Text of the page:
The selected poems of one of the most important nineteenth-century French writers, masterfully translated
In his ABC of Reading, Ezra Pound begins his short list of nineteenth-century French poets to be studied with Théophile Gautier. Widely esteemed by figures as diverse as Charles Baudelaire, the Goncourt brothers, Gustave Flaubert, Oscar Wilde, Henry James, and T. S. Eliot, Gautier was one of the nineteenth century’s most prominent French writers, famous for his virtuosity, his inventive textures, and his motto “Art for art’s sake.” His work is often considered a crucial hinge between High Romanticism—idealistic, sentimental, grandiloquent—and the beginnings of “Parnasse,” with its emotional detachment, plasticity, and irresistible surfaces.
His large body of verse, however, is little known outside France. This generous sampling, anchored by the complete Émaux et Camées, perhaps Gautier’s supreme poetic achievement, and including poems from the vigorously exotic España and several early collections, not only succeeds in bringing these poems into English but also rediscovers them, renewing them in the process of translation. Norman Shapiro’s translations have been widely praised for their formal integrity, sonic acuity, tonal sensitivities, and overall poetic qualities, and he employs all these gifts in this collection. Mining one of the crucial treasures of the French tradition, Shapiro makes a major contribution to world letters.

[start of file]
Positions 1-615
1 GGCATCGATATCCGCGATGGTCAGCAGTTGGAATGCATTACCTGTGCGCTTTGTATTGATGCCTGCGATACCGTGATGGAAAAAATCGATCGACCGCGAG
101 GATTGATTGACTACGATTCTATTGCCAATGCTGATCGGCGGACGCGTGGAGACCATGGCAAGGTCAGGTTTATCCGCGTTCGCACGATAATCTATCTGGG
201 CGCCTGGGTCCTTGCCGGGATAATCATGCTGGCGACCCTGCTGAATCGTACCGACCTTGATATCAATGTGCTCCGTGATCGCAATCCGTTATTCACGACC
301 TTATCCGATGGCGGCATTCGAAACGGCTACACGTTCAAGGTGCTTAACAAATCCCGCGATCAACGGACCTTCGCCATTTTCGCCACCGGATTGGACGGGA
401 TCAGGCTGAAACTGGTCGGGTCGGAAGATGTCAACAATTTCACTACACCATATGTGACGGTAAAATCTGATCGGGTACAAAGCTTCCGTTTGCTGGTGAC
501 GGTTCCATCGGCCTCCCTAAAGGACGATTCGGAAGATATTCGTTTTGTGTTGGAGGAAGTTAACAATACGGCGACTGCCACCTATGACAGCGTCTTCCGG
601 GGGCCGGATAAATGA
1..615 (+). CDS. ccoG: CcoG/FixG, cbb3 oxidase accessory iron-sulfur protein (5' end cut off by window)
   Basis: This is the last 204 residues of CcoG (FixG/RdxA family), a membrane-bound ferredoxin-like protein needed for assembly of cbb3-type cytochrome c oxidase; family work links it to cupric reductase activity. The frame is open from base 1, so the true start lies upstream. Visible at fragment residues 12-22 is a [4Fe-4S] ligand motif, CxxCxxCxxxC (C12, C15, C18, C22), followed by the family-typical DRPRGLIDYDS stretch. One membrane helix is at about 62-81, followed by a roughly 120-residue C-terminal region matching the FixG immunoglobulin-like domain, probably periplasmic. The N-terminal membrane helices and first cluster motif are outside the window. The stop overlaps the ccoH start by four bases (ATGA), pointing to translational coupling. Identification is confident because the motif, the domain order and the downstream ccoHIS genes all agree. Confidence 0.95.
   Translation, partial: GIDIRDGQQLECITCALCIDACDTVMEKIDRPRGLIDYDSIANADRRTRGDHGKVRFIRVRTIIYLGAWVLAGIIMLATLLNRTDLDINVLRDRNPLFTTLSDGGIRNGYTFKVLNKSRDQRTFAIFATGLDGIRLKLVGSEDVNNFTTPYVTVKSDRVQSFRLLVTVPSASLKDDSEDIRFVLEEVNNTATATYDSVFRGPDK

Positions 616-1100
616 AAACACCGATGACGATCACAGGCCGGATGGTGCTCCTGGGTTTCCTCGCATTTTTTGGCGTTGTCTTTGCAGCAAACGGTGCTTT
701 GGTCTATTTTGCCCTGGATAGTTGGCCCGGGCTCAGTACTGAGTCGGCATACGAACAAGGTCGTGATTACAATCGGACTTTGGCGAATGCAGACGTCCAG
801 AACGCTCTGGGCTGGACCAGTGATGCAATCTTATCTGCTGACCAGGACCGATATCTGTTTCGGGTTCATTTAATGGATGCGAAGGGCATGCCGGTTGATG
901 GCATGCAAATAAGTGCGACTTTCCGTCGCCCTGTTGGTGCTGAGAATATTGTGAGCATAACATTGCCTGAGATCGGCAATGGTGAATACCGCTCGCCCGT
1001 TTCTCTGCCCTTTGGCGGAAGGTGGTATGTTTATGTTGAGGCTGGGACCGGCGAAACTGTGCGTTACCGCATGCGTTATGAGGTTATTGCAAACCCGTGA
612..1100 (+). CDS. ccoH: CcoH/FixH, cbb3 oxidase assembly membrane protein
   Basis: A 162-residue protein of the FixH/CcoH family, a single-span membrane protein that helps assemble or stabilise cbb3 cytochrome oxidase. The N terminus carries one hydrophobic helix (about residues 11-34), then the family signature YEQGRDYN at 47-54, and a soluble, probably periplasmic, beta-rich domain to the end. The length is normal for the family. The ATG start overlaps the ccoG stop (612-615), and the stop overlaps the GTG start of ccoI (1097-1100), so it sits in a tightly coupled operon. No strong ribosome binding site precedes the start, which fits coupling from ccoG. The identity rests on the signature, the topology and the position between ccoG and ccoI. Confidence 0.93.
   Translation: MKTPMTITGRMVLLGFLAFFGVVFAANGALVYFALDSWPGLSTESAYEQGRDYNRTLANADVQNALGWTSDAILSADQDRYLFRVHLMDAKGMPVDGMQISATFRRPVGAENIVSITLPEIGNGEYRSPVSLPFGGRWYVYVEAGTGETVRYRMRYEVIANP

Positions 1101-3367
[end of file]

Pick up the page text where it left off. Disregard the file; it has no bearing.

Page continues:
“Following Gautier’s instructions in his famous poem, ‘Art,’ Norman Shapiro has sculpted, chiseled, and filed these ingenious translations in the resistant stone of the English language. One of the key poets of the French nineteenth century, revered by Baudelaire and T.S. Eliot, Gautier can now initiate a new generation of readers in English into the mysteries of the poetic art.”—Rosanna Warren, Boston University~Rosanna Warren
“Gautier’s distinctively graceful and elegant poetry is overdue for discovery by English-speaking readers. This virtuosic collection does both justice to his verse and a great service to those unable to appreciate it fully in the original French.”—Alain Toumayan, University of Notre Dame ~Alain Toumayan
"A key work in the French lyric canon. . . . We are indebted to Norman Shapiro, who is nothing less than the dean of contemporary American translators engaged with French poetry. . . . [His] scholarship is impeccable, his mastery of all facets of the original text is complete, accurate, and precise, and his application of English poetics is not only exemplary in every respect, but above all, vital and vivifying.”—David Lee Rubin, University of Virginia~David Lee Rubin